About

I-Liq Chuan

Introduction

I-Liq Chuan (ILC) is an internal Chinese martial art system based on principles of Zen (禪) and tai chi (太極).  Literally translated, the name means "mind-body fist" or alternatively "mental-physical boxing."  I-Liq Chuan is often referred to as the "Martial Art of Awareness" due to its emphasis on mindfulness training as the foundation for achieving martial skill.  Training in the art improves mental focus, calms the mind, improves balance, heightens body awareness, and develops naturally powerful and graceful movement.

History

I-Liq Chuan originated in Malaysia and was the family art of the Chin family. The founder of the art, Grandmaster Chin Lik-Keong (曾力強), studied several martial arts. The three arts with the largest influence on the development of ILC were Lee style (Sifu Lee Kam Chow), Phoenix Eye, and Feng Yang Lu Yi. The last art is sometimes also referred to as Lu Yie Pa Kua, Hsing-I Pa Kua, or Liew Mun Pai (nomadic clan art); this nomadic art was originally a hidden art meant for protection on the open roads and not taught openly.

During his research, the grandmaster dissolved the arts he previously learned into basic movements in accordance with the nature of the human structure. He coalesced his research into a new style. The new art was sufficiently distinct that he was uncomfortable with classifying it under any of the previous arts. Instead, the grandmaster chose to name the art I-Liq Chuan.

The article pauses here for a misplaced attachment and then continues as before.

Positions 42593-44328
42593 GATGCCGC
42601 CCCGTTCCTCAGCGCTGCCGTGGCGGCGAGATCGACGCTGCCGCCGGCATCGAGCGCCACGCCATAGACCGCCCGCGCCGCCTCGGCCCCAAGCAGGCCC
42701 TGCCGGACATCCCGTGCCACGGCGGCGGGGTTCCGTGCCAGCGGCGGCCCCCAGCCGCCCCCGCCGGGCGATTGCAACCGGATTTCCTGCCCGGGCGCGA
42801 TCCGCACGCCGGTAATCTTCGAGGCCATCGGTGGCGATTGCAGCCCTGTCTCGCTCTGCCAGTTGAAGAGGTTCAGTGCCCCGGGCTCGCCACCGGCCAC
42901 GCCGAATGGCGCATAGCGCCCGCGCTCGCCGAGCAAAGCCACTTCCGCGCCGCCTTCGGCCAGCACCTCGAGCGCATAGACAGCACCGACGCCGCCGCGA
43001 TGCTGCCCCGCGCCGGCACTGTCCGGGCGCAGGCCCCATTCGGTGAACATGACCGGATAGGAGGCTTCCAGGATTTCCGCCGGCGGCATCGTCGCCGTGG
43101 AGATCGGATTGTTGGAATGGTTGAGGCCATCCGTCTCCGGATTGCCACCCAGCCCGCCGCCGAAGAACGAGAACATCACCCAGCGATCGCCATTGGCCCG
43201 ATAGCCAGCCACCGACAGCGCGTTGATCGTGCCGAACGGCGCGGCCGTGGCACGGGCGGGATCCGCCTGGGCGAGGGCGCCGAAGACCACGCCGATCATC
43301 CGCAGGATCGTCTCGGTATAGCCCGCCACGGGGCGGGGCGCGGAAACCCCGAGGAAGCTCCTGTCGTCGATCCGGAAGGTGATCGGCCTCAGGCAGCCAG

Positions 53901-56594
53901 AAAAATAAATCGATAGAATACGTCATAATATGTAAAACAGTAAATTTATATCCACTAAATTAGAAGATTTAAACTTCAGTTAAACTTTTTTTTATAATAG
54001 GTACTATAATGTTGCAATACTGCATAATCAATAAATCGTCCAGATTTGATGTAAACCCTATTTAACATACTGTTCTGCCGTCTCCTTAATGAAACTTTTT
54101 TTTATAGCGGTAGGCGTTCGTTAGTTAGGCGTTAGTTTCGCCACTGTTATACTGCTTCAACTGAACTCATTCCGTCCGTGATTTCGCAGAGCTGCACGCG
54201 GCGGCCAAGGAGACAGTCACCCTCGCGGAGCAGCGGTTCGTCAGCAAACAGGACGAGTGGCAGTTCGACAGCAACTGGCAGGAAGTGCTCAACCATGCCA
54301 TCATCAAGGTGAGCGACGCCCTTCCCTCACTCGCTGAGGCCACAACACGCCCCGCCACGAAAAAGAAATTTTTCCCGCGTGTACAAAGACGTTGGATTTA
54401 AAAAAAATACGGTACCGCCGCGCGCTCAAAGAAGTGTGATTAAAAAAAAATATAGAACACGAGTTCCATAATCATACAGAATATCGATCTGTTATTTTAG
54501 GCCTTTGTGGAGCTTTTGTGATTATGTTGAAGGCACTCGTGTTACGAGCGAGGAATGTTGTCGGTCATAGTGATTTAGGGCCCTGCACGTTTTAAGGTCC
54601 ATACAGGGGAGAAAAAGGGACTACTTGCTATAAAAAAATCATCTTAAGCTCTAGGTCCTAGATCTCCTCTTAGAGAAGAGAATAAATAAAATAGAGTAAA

Grandmaster Chin Lik Keong formed the Malaysian I-Liq Chuan association in 1976 and has been teaching the art in Malaysia. He passed the art on to his son, Master Sam F.S. Chin, who now lives in New York and graciously shares the art with practitioners in the U.S. and internationally.

Training

I-Liq Chuan training includes two parts: unifying the self and unifying with a partner/opponent. Initially, training focuses more on the unification of the self via solo exercises and the 21 and butterfly forms to develop the foundation of body awareness and an understanding of basic body mechanics. As the ILC practitioner gains more proficiency in maintaining body unity, progressively more partner exercises (spinning and sticky hands drills) are incorporated into training to develop an ability to harmonize with an opponent.

Mindfulness training is prevalent in all phases of the training, even in the martial aspects of the partner training. Higher levels of skill and understanding depend on the practitioner being able to be perceive the conditions of the moment in order to flow and harmonize.  In addition to establishing unified body movement, ILC training also incorporates meditative practice to train mental focus.

 


 

Instructor

Johnny Kuo, Ph.D. is a certified I-Liq Chuan instructor studying under Master Sam F.S. Chin.  His previous martial arts experience includes Chen style Taijiquan under Lipyeow Lim and Grandmaster Zhu Tiancai while finishing his graduate studies at Duke University.  While at Duke, he helped run the Duke Taijiquan Club and was head instructor for the club for 2 years.  In 2005, Johnny began his I-Liq Chuan training under Sifu Chin.  Since then, he has focused his training on ILC and has been teaching the art since 2007 in Pennsylvania.